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Front: This patient was referred by his Orthodontist after the braces were completed. As you can see the upper right front tooth is shorter than the other front teeth. In spite of trying to pull this tooth down to match the others it could not be accomplished. This phenomenon is called, "ankyloses" which means the tooth is "anchored" or "fused" to the bone. This can occur from a traumatic injury earlier in life. Ankylosis causes the soft tissue ligament to disappear. The soft tissue ligament is called the "periodontal ligament" or "Sharpey's Fibers". These ligaments hold the tooth in the bone by inserting into both the tooth and the bone. The tooth is really suspended in the bone by these ligaments. This is the reason that natural teeth move just a little. Once a tooth loses its ligament through this process it is stuck in that position forever. In this patient's case, it was too short for proper esthetics.
Front: Close up view of upper teeth. Always trying to be as conservative as possible, the initial recommendation was to simply place a veneer on the tooth that was long enough to match the right central incisor. A temporary crown was placed on the tooth.
Front: Just a few weeks later another pathologic process was noted: "root resorption". Again, childhood trauma can lead to this phenomenon. Root resorption is caused by the body's white blood cells incorrectly recognizing normal cells as abnormal cells and begins attacking them. This can progress slowly, over many years. However, when the tooth in question is challenged by a dental insult such as a orthodontics or a restoration it can accelerate the root resorption as happened in this case. Note the red hole where the tooth meets the gums, just left of the middle.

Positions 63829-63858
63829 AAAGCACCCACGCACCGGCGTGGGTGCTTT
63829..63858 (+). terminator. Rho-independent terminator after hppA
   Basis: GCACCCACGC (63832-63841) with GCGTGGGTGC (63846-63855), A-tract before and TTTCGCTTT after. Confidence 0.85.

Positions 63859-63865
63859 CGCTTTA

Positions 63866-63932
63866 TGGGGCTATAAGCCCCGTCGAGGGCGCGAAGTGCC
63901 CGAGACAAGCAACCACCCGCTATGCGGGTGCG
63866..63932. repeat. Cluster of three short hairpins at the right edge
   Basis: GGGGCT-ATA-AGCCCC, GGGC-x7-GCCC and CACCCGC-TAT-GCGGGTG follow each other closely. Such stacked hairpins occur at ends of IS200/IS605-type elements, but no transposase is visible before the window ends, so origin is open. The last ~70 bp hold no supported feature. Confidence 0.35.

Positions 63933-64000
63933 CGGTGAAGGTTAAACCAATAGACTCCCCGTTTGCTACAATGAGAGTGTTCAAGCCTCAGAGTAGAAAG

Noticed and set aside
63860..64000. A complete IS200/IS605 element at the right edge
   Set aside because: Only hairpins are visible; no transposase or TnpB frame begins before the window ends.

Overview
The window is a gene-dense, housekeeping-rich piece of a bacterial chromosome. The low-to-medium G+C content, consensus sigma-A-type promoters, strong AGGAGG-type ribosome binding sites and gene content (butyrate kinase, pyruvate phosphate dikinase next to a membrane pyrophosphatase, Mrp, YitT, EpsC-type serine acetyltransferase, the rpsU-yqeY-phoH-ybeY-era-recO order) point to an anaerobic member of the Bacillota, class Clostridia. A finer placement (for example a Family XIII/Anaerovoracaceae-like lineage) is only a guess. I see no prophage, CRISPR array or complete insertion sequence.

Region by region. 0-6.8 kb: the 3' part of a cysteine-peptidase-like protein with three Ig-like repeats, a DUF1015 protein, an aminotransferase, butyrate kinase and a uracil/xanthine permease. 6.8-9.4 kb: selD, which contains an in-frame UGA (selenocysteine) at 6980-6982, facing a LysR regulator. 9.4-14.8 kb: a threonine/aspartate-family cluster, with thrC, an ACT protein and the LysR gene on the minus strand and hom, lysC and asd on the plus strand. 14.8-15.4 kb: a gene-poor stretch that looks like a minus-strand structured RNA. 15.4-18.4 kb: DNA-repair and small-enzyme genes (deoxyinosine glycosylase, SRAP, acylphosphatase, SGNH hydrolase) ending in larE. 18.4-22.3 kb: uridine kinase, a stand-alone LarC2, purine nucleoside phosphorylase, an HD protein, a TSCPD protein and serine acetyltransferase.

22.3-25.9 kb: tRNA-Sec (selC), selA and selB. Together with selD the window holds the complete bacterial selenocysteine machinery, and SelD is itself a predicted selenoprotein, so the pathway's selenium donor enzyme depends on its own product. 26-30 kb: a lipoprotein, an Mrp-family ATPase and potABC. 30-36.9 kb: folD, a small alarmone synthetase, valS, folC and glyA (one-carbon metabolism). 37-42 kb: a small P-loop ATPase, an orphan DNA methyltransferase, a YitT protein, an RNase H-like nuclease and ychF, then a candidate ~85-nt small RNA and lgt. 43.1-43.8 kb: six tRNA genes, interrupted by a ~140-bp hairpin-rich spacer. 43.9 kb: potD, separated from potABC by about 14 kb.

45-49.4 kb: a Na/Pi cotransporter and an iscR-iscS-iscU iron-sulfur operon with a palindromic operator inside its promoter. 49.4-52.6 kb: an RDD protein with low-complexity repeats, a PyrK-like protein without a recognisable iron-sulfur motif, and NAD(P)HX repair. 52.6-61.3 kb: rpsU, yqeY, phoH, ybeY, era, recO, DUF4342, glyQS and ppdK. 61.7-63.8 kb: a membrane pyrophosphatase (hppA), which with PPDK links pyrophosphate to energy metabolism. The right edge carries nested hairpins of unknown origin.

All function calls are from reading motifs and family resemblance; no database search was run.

Front: X-ray of tooth showing much more aggressive resorption below the gum line. After this discovery, we decided a dental implant was the only viable course of action.
Front: Tooth extracted, implant placed.
Front: After two months of healing, an abutment is placed on the implant preparing for a temporary crown.
Front: Temporary crown in place. Temporary crowns should look very natural. Many offices seem incapable of making nice temporary crowns.
Front: Final implant crown in place.
Front: Side view of implant crown. Note the very close match of color, shape and thickness.
Front: X-ray of final implant and crown.